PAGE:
21 The Department of Public Instruction is piloting the Analysis of Student Work process with volunteer Advanced Placement and International Baccalaureate Mathematics teachers in the spring of the school year. Which assessments must be administered? Any grade 3-8 teacher responsible for Mathematics instruction for a group of students will administer the appropriate End-of-Grade assessment. Any Math I teacher will administer the appropriate End-of-Course assessment. Any teacher of Common Core Geometry, Common Core Algebra II, Common Core Integrated Math III, Math II, Math III, Advanced Functions and Modeling, Pre-calculus, and Discrete Math will administer the appropriate NC Final Exam. Starting in , the Department of Public Instruction will provide guidance on using the Analysis of Student Work process to gather and analyze evidence of student learning from Advanced Placement and International Baccalaureate Mathematics teachers. How will a teacher s individual growth value be calculated? Growth values for teachers who teach multiple Mathematics grades or courses will aggregate all student data. For example, a middle school mathematics teacher may teach three classes of seventh grade mathematics and five classes of eighth grade mathematics. The growth value will represent data from all eight groups of students. Growth values for teachers who teach multiple subjects will also be aggregated. For example, a self-contained grade 4 teacher will administer both the Mathematics and English Language Arts/Reading End-of-Grade assessments. The growth value will represent data from both subjects. Advanced Placement and International Baccalaureate content experts will analyze teacher submissions of student work in order to determine the teacher s sixth standard rating. The submissions must show evidence of growth in relation to identified standards. The teacher will not receive a numerical growth value; rather, they will receive one of the three options for the sixth standard rating: Does Not Meet Expected Growth, Meets Expected Growth, or Exceeds Expected Growth. Page 16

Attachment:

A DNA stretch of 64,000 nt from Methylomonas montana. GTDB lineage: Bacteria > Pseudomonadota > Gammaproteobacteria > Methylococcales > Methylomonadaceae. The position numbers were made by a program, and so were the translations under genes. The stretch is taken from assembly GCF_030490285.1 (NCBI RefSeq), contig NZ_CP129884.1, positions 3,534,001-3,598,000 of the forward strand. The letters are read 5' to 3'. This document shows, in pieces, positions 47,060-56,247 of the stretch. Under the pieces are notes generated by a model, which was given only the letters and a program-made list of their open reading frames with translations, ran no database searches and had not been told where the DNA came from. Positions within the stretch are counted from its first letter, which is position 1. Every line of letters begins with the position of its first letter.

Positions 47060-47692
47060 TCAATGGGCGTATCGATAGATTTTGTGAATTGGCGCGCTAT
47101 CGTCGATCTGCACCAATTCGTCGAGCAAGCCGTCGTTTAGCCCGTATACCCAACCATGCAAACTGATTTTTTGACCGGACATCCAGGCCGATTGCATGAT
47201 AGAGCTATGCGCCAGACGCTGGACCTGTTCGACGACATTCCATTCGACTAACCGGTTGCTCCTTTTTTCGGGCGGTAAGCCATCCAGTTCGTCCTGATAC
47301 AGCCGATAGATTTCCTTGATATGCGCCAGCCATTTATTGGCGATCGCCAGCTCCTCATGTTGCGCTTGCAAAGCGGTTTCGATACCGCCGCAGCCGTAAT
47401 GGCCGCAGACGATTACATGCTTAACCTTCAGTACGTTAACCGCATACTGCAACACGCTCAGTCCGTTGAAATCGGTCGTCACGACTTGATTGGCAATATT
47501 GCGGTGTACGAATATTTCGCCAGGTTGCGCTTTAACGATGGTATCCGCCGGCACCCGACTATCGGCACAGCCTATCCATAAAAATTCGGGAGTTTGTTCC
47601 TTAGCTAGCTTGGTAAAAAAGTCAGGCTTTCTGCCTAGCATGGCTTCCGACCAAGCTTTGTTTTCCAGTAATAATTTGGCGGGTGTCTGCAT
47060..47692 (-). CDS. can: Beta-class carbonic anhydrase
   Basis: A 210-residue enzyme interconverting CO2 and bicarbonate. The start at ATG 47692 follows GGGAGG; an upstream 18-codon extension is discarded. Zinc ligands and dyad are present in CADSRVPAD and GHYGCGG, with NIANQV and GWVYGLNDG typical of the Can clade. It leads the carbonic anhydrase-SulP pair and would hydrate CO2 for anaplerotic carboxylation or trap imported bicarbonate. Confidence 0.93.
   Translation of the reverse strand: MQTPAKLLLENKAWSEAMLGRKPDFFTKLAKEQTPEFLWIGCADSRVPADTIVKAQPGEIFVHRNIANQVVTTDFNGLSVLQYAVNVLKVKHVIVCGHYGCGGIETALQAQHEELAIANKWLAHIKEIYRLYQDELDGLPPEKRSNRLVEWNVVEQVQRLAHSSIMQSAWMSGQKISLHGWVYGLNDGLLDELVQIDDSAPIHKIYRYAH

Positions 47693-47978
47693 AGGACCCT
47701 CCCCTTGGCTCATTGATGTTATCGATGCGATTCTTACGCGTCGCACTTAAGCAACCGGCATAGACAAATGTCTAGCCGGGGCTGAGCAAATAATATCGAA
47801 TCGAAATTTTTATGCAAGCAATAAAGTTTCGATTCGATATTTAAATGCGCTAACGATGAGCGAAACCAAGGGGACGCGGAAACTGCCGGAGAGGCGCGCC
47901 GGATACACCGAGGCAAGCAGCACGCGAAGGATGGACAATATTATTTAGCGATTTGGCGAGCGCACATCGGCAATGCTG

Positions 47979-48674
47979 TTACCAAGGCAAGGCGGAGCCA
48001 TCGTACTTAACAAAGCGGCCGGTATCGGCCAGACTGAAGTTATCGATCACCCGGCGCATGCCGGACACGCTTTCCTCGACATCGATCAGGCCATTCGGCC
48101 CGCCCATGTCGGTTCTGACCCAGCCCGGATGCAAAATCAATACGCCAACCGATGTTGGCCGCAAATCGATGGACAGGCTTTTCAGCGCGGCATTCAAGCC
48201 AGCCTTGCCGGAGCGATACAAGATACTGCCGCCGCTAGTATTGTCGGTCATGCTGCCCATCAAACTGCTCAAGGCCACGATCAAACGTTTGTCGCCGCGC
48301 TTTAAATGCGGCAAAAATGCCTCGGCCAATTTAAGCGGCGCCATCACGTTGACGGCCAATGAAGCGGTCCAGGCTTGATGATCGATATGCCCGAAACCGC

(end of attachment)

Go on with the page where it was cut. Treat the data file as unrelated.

22 Growth Data for Social Studies Teachers North Carolina uses the Social Studies Essential Standards in grades K 12. Grades: K - 3 Assessment Data: There are no current plans for assessment of social studies standards in grades K-3 NA Grades/Courses: Assessment Data: 4 8, World History, Civics and Economics, American History I, American History II, and United States History (taught with 2003 standards) Social Studies NC Final Exams Method 3 (EVAAS Growth Model) Courses: Advanced Placement and International Baccalaureate Social Studies Courses Assessment Data: Pilot program in place for Implementation planned for Method 1 (Analysis of Student Work) The Department of Public Instruction is piloting the Analysis of Student Work process with volunteer Advanced Placement and International Baccalaureate Social Studies teachers in the spring of the school year. Which assessments must be administered? Any grade 4-8 teacher who is only responsible for Social Studies instruction for students will administer the appropriate NC Final Exam. If a grade 4-8 teacher is responsible for English Language Arts and/or Mathematics instruction, the teacher is not required to administer the Social Studies NC Final Exam. School districts and charter schools may administer the NC Final Exam in Social Studies in grades 4 8 if they choose to do so. Page 17